By Teachers, For Teachers
As a teacher, it’s easy to spot the students who are confident in themselves. These students tend to speak out more and are self-assured in their skills. However, for those students who aren’t so confident, you’ll see them as more reserved. These are the students who are always questioning their abilities and tend to shy away from answering questions. Learning for them can feel like they are swimming upstream. For children who are still emotionally developing, positive feelings like self-worth and self-acceptance can be hard to come by. Many children believe you are either born with self-confidence or you’re not. These children with low self-esteem are unsure of themselves and often allow themselves to get treated poorly. Having self-esteem matters, because when you feel good about yourself, it will resonate in every aspect of your life. As teachers, we have a powerful influence on our students, and we can help them feel confident and be proud of themselves as well as their accomplishments. We can help them feel secure not only in their own skin, but in their learning as well. Here are some teaching strategies that do that.
If you feel that your students are in need of a little confidence boost in their self-esteem, you can start by using these teaching strategies.
The first thing that you can do is offer praise and acknowledgment for students’ accomplishments. You can do this both in private, as well as in front of their classmates. However, it’s always best to start with a positive statement followed by something that they need to work on.
Try not to correct every little single thing the student says that is wrong. When you do this it will only harm her self-esteem. Also, try not to interrupt the student when he is talking by correcting them. This will also harm his confidence, not boost it.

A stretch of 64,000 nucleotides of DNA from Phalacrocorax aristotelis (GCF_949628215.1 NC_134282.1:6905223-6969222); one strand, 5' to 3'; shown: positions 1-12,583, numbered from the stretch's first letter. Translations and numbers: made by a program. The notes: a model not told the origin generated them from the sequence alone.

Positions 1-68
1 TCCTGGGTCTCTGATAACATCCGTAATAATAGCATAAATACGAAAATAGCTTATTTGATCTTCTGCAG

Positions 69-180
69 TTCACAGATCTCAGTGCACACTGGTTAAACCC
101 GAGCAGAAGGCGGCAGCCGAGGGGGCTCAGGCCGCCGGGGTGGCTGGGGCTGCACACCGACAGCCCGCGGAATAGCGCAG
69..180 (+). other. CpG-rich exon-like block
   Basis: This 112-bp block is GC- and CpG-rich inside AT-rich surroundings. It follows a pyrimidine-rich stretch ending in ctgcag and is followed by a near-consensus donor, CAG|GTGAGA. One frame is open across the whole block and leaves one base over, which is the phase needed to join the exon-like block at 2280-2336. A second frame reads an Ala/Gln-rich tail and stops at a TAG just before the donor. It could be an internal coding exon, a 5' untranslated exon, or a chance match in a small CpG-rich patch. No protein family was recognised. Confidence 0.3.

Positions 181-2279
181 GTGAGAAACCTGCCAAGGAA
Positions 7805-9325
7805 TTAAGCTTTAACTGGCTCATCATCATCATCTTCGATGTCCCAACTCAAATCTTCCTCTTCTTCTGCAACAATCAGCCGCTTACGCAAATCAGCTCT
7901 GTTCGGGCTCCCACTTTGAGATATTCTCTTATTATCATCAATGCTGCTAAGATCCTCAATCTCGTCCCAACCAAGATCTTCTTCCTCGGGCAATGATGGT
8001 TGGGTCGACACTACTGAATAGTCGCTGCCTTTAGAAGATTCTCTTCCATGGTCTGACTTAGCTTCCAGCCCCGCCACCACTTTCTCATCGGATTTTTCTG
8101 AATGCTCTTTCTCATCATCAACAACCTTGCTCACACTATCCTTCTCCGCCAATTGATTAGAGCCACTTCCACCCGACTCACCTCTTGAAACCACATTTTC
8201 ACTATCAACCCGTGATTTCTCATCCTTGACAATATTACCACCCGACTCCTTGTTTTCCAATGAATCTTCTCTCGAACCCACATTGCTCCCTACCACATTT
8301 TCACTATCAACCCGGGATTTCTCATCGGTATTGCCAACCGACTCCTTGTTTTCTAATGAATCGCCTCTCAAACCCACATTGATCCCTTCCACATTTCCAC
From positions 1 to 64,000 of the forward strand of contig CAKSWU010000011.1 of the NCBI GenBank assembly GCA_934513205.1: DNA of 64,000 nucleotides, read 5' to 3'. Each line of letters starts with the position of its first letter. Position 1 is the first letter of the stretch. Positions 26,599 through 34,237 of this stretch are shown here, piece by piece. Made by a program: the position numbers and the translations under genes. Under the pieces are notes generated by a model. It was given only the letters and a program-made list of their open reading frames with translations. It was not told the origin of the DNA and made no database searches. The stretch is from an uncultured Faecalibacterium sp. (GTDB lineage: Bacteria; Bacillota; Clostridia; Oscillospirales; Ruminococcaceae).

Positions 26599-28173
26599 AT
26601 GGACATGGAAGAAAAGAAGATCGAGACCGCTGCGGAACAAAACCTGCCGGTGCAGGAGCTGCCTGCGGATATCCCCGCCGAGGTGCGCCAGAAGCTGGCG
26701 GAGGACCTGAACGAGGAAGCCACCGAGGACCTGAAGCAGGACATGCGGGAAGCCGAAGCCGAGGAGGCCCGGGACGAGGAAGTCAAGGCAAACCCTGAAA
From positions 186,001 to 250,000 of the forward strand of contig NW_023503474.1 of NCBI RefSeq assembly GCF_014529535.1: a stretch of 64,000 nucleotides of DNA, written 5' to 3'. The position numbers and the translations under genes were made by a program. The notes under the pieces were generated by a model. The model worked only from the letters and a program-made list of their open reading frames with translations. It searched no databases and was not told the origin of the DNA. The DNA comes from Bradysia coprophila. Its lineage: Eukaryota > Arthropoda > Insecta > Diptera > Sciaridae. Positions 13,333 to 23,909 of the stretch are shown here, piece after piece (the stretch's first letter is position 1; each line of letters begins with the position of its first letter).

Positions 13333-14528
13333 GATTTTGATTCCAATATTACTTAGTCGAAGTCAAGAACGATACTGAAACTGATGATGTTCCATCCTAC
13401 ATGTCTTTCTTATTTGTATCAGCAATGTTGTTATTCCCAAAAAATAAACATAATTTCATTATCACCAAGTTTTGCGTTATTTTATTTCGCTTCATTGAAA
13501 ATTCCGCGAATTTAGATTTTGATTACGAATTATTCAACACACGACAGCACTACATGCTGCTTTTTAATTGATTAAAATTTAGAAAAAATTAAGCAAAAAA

Setting attainable goals in the beginning of the year is a great way to show students how much they have grown. Try and have them set at least one to three goals that you know they’ll be able to reach. When they reach their goal, make a big deal of it. This will help boost their self-esteem.
Give students the opportunity to choose what they learn, this will help them build their self-worth and self-confidence. You can try a learning menu or choice board, where students get to choose which activities they want to learn about. The more positive choices they make, the better they’ll feel about themselves.
Be sure to always express a positive attitude at all times. This will show your students that you’re on their side, and that they’re worth your attention. The more positive you are, the more positive they’ll become.
Create opportunities for students to succeed by building on their strengths. For example, if a student knows a lot of information about reptiles, then ask them to tell you more about those animals. You can say, “I’m unfamiliar with reptiles, can you please tell me more about them?” Asking students for their help is a great confidence boost to their ego.
Encourage students to do better than they did before. For example, if Reesa got a “B” on her last math test, encourage her to get an “A” next time. It’s important for students to compete against themselves not their classmates because this will help build their self-confidence.
To help students recognize and appreciate their growth, try a few of these classroom activities.
Nurture your students’ strengths, ban harsh criticism, and be a positive role model. When you do these things, along with the suggestions listed above, self-esteem and self-confidence will develop within time.
Do you have teaching strategies to help build your students’ self-confidence? Please feel free to share with us in the comment section below, we would love to hear what you have to say on this topic.
Janelle Cox is an education writer who uses her experience and knowledge to provide creative and original writing in the field of education. Janelle holds Masters of Science in Education from the State University of New York College at Buffalo. She is a contributing writer to TeachHUB.com, TeachHUB Magazine, and Hey Teach. She was also the Elementary Education Expert for About.com for five years. You can follow her on Twitter @empoweringed, on Facebook at Empowering K12 Educators, or contact her at Janellecox78@yahoo.com